“It got to be too many. It became this part of my day,” Palmer said, adding that he would constantly send emails trying to get NFTs taken down. “This is putting so much work on me. I just don’t want to deal with it.”

As the NFT art market takes off, systems to ensure a buyer is making a legitimate purchase of digital ownership have failed to keep up. Anonymous thieves now regularly steal whatever digital art they can find online and pass it off as their own to sell. While NFT proponents tout the technology as a way to revolutionize arts patronage, the rapidly growing digital marketplaces that enable those sales have so far done little to stop that piracy.

Thieves Steal Gallery Owners Multimillion Dollar NFT Collection All My Apes Gone

January 10th, 2022

“I have been hacked. All my apes gone. This just sold please help me,” wrote gallery owner Todd Kramer, of New York’s Ross + Kramer Gallery, in a since-deleted tweet posted on December 30.

A phishing scam had drained his Ethereum wallet of 15 NFTs valued at a total of $2.2 million, including four apes from the “Bored Ape Yacht Club” collection. The thief seemed to have sold off many of the pieces in Kramer’s collection, and Twitter users jeered at Kramer’s bad luck, pointing out that he had bet on an unregulated, decentralized system that would be unable to help him.

“Man If only there had been some kind of Regulating authority in place that could like Insure your investments against theft and fraud,” wrote one user with the handle @anarchy_shark.

But in the end, an authority did come through. With the help of the buyers and the NFT platform OpenSea, Kramer was able to get back several of his NFTs. Five hours after his original post, he wrote, in a tweet that has also since been deleted, “Update.. All Apes are frozen,,. Waiting for OpenSea team to get in,,,lessons learned. Use a hard wallet…”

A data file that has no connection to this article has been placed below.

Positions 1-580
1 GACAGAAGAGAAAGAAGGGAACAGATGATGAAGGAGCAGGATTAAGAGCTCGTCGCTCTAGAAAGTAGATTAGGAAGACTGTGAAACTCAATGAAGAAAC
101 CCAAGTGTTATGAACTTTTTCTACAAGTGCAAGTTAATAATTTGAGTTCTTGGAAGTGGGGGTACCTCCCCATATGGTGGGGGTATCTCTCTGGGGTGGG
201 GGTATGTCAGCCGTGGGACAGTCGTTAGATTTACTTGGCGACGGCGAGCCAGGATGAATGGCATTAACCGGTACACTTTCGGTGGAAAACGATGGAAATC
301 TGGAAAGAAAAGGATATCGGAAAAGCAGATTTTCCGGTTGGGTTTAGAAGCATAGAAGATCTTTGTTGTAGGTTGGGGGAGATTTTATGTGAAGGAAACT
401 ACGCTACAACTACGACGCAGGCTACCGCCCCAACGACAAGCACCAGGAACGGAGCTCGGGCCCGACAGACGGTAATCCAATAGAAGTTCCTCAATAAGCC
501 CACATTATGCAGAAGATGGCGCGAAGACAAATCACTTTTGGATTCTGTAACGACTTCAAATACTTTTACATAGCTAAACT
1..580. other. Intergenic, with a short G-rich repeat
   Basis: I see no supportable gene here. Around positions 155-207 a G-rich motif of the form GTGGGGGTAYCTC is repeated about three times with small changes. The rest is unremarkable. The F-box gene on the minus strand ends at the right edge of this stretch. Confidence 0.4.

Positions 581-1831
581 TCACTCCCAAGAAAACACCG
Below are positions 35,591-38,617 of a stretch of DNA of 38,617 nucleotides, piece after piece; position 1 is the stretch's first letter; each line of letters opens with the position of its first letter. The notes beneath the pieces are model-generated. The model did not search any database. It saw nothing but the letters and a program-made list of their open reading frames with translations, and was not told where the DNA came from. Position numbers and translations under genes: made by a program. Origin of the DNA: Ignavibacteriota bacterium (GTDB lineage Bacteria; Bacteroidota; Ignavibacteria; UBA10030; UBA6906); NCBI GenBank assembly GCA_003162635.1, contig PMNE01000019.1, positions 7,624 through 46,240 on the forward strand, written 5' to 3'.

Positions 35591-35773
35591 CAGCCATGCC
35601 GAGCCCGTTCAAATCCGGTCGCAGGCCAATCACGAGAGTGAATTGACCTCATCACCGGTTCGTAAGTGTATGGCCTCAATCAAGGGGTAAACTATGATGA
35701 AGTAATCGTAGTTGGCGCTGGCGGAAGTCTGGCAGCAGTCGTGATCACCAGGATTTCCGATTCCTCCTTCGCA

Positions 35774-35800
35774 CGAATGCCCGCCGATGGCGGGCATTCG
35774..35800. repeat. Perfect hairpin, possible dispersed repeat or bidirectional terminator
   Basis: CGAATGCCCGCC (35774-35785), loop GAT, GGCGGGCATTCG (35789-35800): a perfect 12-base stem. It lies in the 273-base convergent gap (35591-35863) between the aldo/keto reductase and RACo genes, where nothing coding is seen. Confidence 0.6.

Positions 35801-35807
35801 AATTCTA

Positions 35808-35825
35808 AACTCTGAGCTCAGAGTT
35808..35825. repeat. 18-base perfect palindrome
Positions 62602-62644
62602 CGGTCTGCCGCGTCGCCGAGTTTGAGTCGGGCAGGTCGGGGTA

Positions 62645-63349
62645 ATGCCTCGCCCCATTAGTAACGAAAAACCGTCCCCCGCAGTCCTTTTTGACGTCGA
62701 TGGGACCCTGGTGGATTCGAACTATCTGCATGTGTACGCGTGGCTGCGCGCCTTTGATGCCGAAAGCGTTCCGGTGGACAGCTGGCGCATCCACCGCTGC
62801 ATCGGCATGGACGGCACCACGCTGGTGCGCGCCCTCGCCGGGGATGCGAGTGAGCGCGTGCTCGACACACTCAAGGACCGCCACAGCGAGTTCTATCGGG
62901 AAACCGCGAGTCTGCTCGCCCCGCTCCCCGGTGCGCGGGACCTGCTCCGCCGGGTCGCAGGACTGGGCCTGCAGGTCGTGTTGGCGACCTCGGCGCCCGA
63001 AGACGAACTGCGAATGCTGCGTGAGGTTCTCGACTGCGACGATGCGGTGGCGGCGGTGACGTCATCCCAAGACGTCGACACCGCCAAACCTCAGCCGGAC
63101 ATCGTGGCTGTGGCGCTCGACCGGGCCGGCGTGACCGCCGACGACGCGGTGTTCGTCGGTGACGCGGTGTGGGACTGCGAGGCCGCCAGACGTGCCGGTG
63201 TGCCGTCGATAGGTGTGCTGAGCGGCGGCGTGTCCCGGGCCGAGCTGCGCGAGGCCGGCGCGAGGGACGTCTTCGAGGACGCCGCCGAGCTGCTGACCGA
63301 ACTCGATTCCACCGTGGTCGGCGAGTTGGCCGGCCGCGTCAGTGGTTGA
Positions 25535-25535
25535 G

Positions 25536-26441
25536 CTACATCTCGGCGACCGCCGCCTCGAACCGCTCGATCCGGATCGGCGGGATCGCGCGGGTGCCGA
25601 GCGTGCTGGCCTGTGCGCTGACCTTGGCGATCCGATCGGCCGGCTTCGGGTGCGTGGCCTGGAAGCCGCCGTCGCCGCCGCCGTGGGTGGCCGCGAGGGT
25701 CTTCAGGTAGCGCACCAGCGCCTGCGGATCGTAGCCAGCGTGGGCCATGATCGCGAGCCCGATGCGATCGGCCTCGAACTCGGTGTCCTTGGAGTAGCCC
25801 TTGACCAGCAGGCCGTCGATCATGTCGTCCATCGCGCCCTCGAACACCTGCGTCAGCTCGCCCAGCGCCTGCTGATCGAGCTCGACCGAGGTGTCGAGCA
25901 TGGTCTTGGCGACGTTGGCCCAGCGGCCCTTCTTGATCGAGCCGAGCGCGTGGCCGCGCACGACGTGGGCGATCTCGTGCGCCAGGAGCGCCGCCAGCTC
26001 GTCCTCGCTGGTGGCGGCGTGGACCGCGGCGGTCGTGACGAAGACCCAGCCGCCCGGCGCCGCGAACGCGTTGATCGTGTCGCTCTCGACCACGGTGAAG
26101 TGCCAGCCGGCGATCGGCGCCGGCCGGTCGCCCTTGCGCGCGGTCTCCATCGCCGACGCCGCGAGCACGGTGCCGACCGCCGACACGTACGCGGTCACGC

BY Shanti Escalante-de Mattei


#BuyArtnotCandy #GiftThemArt

January 10th, 2022

#BuyArtnotCandy #GiftThemArt

A Fine Art America group of artists is leading the Change for Valentine's Day from Sharon Cummings idea to create an option for Giving to Your Loved ones #Art instead of Candy on February 14th!

All artists at FAA are welcome to Join in and participate with their "LOVE" inspired artworks to post using the #BuyArtnotCandy and #GiftThemArt hashtags on every Social Media of their preference to promote their artwork and give this Idea a Spin.

People Love to give presents on that day and what better way than a Long Lasting representation of their Love with an Art Collectible to Remind them of your Forever Love.

These artworks are available in all sorts of beautiful products for the most discerning Art Collectors in Wall Art - Home Decor - Accessories - Lifestyle - Apparel and much more.

Shop around the many Galleries we all have and Create a New Lasting Trend.

I invite you to visit mine at:

Website: RafaelSalazar.com
Twitter: @Rafael_SalazarS
Pinterest: RafaelSalazar
Instagram: Rafael_Salazars